Temporary agency workers drive business growth but lower wages

Using temporary agency workers can improve company performance but cause anxiety amongst permanent staff who receive lower wages for the same roles, a new study by the National Institute of Economic and Social Research (NIESR) has found.

According to the research, hiring temporary staff can affect the wages of permanent colleagues in that occupation by as much as a 5 per cent.

Despite the downward wage pressure which suggests that hiring agency staff can result in cost savings for the employer, the study also found that across the workplace as a whole, many employers share some of the company's increased profitability with their permanent employees.

The number of temporary agency contractors has risen rapidly in recent years, with over a quarter of a million in the UK and the majority working in the private sector.

The findings could cause tensions among employees and contractors at a time when many permanent staff are facing pay freezes and cutbacks.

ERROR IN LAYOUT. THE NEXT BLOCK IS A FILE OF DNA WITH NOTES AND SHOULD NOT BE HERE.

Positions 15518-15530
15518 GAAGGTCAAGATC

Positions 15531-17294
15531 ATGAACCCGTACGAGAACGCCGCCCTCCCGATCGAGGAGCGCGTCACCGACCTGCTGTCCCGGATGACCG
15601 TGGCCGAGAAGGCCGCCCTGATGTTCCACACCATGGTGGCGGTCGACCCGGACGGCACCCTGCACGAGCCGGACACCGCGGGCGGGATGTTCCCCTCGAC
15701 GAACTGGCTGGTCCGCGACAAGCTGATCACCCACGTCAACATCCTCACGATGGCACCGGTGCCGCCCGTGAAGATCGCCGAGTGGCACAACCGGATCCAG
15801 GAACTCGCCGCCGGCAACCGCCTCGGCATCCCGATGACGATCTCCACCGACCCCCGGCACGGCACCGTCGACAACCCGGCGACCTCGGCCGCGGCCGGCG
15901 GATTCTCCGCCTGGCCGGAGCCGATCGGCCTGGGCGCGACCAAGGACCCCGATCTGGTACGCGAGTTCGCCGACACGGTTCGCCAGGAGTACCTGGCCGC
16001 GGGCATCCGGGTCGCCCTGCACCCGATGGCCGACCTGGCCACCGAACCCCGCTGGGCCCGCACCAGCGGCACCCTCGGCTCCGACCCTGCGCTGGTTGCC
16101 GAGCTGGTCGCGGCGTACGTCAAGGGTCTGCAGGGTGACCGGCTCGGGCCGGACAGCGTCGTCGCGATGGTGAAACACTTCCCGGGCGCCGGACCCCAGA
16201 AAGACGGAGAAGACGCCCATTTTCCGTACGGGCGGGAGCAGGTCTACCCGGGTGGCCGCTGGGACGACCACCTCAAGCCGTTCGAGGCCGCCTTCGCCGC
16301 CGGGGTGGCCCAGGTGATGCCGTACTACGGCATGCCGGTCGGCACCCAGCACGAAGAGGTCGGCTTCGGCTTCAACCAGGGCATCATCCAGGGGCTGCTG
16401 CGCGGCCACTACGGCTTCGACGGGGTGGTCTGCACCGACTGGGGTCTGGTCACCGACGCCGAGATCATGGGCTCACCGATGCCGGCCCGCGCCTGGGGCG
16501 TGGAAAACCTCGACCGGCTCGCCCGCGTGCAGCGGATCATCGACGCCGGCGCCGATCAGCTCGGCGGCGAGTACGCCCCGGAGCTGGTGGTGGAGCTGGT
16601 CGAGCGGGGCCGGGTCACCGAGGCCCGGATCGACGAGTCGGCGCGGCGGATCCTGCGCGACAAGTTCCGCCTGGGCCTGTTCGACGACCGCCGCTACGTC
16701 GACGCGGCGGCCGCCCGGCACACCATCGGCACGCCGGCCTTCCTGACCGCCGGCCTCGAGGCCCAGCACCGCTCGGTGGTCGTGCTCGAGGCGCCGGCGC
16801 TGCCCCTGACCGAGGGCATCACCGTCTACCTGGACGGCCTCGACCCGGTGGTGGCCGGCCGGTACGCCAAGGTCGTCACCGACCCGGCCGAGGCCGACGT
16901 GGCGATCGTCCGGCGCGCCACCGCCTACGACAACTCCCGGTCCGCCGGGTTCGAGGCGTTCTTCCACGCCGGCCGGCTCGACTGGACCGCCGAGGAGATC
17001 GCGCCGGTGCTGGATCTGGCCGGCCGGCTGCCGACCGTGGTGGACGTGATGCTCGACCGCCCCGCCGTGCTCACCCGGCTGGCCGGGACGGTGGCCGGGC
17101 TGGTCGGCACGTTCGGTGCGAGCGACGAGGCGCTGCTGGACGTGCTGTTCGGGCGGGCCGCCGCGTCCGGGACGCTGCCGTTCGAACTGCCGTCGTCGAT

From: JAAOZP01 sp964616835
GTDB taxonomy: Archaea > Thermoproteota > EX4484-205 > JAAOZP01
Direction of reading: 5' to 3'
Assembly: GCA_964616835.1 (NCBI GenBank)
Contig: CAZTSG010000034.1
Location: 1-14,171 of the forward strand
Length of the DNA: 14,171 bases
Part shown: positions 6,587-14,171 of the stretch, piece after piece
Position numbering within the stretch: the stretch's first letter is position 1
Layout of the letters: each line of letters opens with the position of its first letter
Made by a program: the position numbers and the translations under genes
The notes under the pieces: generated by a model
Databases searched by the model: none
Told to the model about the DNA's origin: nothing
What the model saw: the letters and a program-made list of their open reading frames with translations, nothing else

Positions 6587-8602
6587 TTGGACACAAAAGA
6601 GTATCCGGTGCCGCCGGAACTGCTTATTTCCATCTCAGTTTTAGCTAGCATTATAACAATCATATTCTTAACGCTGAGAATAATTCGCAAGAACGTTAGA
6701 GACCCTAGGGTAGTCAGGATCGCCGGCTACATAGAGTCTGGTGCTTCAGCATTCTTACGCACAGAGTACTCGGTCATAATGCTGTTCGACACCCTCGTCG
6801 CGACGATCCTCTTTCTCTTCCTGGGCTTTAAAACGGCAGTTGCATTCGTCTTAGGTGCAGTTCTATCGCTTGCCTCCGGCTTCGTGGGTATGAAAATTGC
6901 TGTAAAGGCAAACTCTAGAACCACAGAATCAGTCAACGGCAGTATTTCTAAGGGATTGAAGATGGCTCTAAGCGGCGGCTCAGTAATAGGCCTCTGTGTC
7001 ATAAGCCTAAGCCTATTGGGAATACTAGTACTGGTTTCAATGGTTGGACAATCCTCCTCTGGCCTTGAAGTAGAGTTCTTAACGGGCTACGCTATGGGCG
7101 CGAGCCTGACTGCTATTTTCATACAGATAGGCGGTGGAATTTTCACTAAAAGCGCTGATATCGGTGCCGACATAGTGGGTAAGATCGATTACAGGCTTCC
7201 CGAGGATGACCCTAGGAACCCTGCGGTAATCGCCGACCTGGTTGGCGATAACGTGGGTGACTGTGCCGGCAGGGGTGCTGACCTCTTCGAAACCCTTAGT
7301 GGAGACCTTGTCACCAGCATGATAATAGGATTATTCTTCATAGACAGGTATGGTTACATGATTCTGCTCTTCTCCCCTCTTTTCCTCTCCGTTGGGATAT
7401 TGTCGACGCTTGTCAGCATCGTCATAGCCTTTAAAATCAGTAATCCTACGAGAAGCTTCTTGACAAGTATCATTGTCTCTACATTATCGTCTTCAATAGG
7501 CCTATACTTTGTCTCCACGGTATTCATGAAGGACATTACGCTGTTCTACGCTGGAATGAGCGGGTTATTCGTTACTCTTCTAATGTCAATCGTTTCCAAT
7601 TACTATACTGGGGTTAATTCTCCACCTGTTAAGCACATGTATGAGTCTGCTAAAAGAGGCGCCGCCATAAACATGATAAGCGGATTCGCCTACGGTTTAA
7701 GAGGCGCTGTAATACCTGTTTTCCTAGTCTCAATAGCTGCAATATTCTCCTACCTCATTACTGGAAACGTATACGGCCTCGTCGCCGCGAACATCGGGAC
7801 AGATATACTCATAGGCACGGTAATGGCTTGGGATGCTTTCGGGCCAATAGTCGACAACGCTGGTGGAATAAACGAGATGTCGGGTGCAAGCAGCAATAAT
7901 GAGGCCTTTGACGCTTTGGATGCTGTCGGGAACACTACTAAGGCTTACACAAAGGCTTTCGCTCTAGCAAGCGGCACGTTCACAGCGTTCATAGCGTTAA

As well as decreased wages, workplaces that use temporary staff were more associated with lower job satisfaction and higher job anxiety among employees, although companies saw higher profits when using contractors than those that did not.

According to the research, permanent staff were not concerned about a threat to their positions from agency staff, but instead were unsettled by workplaces that made use of temporary staff, viewing them as more labour intensive and cost conscious.

Alex Bryson, senior research fellow of the report, said: "Temporary agency workers are increasingly common in the UK and in other countries like Germany. The study suggests that one reason for their use is that they help firms improve their performance."

"But employers face a dilemma. Temporary Agency Staff seem to have an adverse effect on employees' experiences at work, perhaps due a more labour intensive regime, one which is only partly compensated for with higher wages."